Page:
The Indoeannas, from left to right: Lead singer and rhythm guitarist Ged Potts, drummer Jon Stone, lead guitarist Charlie Willcox and bass guitarist Mark Whibberley.
The Indieannas, from left to right: Lead singer and rhythm guitarist Ged Potts, drummer Jon Stone, lead guitarist Charlie Willcox and bass guitarist Mark Whibberley.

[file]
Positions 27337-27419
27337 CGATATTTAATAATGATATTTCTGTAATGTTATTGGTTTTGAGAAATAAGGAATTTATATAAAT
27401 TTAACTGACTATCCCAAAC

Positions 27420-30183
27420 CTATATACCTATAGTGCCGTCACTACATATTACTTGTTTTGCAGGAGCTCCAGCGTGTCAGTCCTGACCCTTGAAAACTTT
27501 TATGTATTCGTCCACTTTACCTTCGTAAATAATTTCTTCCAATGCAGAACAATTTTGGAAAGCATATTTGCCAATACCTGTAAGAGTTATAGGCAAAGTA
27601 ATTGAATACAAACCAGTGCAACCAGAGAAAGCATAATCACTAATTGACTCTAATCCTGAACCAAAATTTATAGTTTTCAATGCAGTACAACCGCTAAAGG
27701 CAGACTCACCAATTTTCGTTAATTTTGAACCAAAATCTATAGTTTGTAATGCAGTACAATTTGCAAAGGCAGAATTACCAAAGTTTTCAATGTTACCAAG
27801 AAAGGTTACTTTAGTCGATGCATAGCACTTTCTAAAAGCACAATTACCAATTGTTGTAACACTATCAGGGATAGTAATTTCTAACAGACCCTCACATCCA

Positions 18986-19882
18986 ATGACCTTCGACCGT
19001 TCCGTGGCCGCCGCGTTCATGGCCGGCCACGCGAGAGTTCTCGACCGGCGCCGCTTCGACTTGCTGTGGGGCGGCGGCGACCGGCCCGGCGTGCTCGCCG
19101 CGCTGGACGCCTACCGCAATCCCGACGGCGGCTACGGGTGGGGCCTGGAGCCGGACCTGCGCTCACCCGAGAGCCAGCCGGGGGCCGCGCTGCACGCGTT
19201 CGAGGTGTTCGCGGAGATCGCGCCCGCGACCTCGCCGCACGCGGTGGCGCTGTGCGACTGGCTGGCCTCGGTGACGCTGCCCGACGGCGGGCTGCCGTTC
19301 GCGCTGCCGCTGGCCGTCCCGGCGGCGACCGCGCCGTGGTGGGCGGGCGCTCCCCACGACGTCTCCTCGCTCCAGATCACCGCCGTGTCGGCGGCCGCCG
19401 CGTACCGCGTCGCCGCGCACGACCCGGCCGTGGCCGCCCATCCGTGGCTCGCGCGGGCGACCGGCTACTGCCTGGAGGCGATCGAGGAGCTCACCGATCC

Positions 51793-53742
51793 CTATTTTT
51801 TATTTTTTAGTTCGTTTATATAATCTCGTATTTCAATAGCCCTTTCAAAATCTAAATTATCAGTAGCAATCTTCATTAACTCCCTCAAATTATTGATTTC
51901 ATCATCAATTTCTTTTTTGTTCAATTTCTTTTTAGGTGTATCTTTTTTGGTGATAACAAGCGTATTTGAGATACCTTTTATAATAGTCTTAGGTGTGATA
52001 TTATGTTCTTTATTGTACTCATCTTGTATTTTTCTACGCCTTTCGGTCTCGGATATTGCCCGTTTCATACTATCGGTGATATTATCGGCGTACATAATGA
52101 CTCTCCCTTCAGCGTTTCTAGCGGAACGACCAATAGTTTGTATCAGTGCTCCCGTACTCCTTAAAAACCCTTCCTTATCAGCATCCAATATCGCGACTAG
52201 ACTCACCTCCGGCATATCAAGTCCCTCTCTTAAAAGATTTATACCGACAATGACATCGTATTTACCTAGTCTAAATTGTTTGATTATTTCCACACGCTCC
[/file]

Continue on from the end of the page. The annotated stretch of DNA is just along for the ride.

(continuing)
There is an unmistakeable attitude to ‘Flying High’ and it simply makes you sit up and take notice. I challenge anyone to give it a listen without having the urge to repeat Ged’s ‘do you feel what I feel?’ lyric over and over! When it came to putting the song together it was Ged who laid the groundwork before bringing his ideas to the rest of the band who added new styles and their individual personalities to make the track you hear today. Together they work so well but there is always a moment where each of them can shine and this is true once again on ‘Flying High’. Charlie’s guitar work is always noteworthy and he puts a rotary speaker effect on his solo in the live performance to make it scream out that bit more. He sets the tempo for this song and gives the platform for Jon to hit the pressure with his astounding beats on the drums and ‘Wibbz’ on bass guitar flows with the others in effortless harmony. Although the track is bursting with energy it stays in control to some extent until the final minute when the three other members grind to a momentary halt for Ged to cry out ‘it’s getting louder!’. This is the finale it has all been building to and as a listener it is as if the ceiling falls in on you at this point. It simply goes up a level and you can hear the drum and bass experimentation in the mix, something they have used before in their song ‘Inside Your Mind’. Most people who listen to music will say how they appreciate all different genres and as much as the slower ones can grab me on certain occasions I do have a love for songs that can tear through a few minutes at a reckless pace like ‘Flying High’ manages to. ‘Get Your Shit Together’ is a signature live track for the band and it hits you with an adrenaline rush in a similar way to ‘Flying High’. Although much of the beauty of ‘Get Your Shit Together’ lies in the fact it is just two minutes long I like ‘Flying High’ even more because I think it takes it on a step further, in duration and in quality. This is yet another sign of how much better The Indieannas are getting, and they were pretty shit hot to begin with!